The State suggests that the police officers' detention and transportation of Thomas to jail was reasonable, even in the absence of probable cause to effect an arrest. The State here directs us to United States v. Bullock, in which a defendant was handcuffed for officer safety, placed in a squad car, and transported to a nearby residence from which he had recently left and concerning which police had information of drug activity. 632 F.3d 1004, 1015–16 (7th Cir.2011). Yet Bullock is readily distinguishable from this case. Though police detained Bullock, the court observed that officers did not “attempt[ ] to exploit the situation” through interrogation or “requesting to search his belongings,” id. at 1016, and “officers would have inevitably arrested him after the residence search.” Id. at 1017. In the instant case, police requested to search Thomas and, upon his refusal, handcuffed him and transported him to a police station for the express purpose of performing a strip search. A search of the car yielded no drugs, and a search of the hotel room from which Thomas had recently departed also yielded no contraband. And we have concluded that there was no probable cause to search Thomas; obtaining a warrant was not inevitable, and there was no inevitability of arrest as in Bullock after a search of locations associated with Thomas.
 The State also suggests that being required to strip search Thomas alongside the road or forego a search altogether puts it in a “Catch 22.” While strip searches are concededly invasive and their public conduct is problematic, the State articulates no basis upon which one may have been conducted. There was no probable cause to arrest or search Thomas. This obviates the need for a strip search: “the indignity and personal invasion necessarily accompanying a strip search is simply not reasonable without the reasonable suspicion that weapons or contraband may be introduced into the jail.” Edwards v. State, 759 N.E.2d 626, 630 (Ind.2001) (emphasis added). But a strip search was not inevitable but for the unlawful arrest of Thomas, and we decline the State's invitation to broaden the scope of nonconsensual, lawful strip searches in this manner.
 From here, the analysis is straightforward. Generally, evidence obtained pursuant to an unlawful seizure must be excluded under the fruit of the poisonous tree doctrine. Clark v. State, 994 N.E.2d 252, 266 (Ind.2013). The exclusionary rule bars evidence obtained directly by an illegal search or seizure. Id. “The defendant must first prove the Fourth Amendment violation and that the evidence was the ‘fruit’ of that search; the State must then show that the evidence must nevertheless be admitted.” Id. We have already concluded that seizure of the heroin was the result of an unlawful detention; and the State articulates no situation in which the discovery of the heroin on Thomas's person was otherwise inevitable.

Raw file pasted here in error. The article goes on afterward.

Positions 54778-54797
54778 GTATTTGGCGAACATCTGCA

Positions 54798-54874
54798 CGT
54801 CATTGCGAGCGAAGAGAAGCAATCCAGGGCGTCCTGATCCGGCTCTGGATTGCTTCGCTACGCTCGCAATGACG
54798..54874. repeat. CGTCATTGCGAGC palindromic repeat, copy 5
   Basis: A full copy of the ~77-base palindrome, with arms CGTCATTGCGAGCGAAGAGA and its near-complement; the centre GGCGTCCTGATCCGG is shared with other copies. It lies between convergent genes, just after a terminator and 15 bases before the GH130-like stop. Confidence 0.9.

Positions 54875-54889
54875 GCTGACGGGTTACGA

In the absence of probable cause to detain Thomas, the police detention and transportation of Thomas to the Marion Police Department was unconstitutional. The drugs obtained from him after he had been transported were thus “fruit of the poisonous tree,” and should have been excluded from evidence at trial. They were not excluded, and they would not have been found had Thomas not been detained. We accordingly conclude that the trial court abused its discretion when it did not exclude the heroin from evidence.
 Police violated Thomas's constitutional rights when they detained and transported him. The trial court erred when it did not exclude evidence obtained as a result of the detention. We accordingly reverse Thomas's conviction.
1. Ind.Code § 35–48–4–1(a)(2) & (b)(1). The Indiana General Assembly has enacted numerous revisions to Indiana's criminal statutes since 2013; we refer throughout to the statutes in effect when Thomas was charged.
2. I.C. § 35–42–2–1(a).
3. Thomas challenges his conviction on both federal and Indiana constitutional grounds. Because we reverse on Fourth Amendment grounds, we do not address the Indiana constitutional question.
NAJAM, J., and MAY, J., concur.